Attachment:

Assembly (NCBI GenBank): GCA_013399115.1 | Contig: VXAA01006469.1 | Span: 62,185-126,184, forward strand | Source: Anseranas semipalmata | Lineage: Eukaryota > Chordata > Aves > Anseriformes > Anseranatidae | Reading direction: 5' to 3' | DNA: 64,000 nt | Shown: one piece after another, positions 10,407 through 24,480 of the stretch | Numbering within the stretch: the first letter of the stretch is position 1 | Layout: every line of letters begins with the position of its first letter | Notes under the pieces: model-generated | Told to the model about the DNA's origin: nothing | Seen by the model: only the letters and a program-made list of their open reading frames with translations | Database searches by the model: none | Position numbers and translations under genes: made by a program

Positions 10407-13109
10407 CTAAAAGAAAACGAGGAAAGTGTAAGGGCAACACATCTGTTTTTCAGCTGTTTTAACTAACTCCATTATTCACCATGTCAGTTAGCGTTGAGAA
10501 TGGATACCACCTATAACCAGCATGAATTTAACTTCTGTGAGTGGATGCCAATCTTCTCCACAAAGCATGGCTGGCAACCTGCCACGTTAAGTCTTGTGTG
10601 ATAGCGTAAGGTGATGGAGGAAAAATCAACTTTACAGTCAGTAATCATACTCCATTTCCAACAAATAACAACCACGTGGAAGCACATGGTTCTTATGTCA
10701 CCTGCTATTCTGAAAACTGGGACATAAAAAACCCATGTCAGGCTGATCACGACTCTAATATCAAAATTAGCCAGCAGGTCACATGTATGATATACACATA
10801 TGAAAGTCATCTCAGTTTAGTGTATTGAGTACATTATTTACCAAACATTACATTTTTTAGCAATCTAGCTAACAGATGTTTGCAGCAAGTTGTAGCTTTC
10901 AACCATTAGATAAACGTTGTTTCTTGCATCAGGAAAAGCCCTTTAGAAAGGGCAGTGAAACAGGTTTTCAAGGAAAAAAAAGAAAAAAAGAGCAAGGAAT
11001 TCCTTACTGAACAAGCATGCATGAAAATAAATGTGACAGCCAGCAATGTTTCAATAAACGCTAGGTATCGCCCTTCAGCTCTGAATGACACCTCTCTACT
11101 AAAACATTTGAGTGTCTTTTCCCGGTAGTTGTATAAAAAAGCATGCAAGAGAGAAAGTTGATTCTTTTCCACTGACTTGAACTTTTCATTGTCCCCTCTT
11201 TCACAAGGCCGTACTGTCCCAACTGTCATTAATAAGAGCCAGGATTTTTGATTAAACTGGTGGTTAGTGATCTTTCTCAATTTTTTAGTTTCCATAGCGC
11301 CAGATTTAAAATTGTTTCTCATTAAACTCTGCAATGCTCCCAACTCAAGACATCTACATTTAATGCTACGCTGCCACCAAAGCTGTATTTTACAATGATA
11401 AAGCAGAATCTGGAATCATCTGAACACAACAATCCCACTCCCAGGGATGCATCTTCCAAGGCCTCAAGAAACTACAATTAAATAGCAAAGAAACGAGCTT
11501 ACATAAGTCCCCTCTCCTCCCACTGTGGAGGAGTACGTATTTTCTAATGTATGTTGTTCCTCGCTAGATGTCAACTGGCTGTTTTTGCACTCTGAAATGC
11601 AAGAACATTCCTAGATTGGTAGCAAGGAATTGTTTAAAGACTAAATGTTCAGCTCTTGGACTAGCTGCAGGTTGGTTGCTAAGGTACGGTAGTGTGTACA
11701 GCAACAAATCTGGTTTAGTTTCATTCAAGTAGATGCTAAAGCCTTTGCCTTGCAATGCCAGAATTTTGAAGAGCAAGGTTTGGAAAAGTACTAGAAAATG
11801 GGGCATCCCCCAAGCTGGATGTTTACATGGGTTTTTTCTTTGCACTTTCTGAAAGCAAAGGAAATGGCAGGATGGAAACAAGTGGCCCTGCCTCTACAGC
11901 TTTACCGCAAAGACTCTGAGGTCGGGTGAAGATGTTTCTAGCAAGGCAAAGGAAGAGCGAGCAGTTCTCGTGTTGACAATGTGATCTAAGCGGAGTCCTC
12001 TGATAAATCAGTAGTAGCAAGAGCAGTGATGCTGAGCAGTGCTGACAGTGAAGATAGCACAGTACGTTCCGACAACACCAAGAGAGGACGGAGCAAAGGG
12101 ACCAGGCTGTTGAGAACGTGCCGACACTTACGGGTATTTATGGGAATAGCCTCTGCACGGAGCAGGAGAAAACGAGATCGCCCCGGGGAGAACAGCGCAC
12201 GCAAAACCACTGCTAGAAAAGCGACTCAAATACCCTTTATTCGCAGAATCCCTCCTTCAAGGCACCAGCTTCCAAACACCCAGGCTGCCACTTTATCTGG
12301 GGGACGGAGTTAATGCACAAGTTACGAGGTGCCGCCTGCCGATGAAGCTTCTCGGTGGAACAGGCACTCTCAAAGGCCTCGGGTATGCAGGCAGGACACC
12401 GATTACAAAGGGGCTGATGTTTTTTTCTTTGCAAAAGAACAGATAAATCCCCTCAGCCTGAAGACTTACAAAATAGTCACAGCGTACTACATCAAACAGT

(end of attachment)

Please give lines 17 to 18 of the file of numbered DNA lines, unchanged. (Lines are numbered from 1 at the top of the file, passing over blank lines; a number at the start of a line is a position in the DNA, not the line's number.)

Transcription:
11801 GGGCATCCCCCAAGCTGGATGTTTACATGGGTTTTTTCTTTGCACTTTCTGAAAGCAAAGGAAATGGCAGGATGGAAACAAGTGGCCCTGCCTCTACAGC
11901 TTTACCGCAAAGACTCTGAGGTCGGGTGAAGATGTTTCTAGCAAGGCAAAGGAAGAGCGAGCAGTTCTCGTGTTGACAATGTGATCTAAGCGGAGTCCTC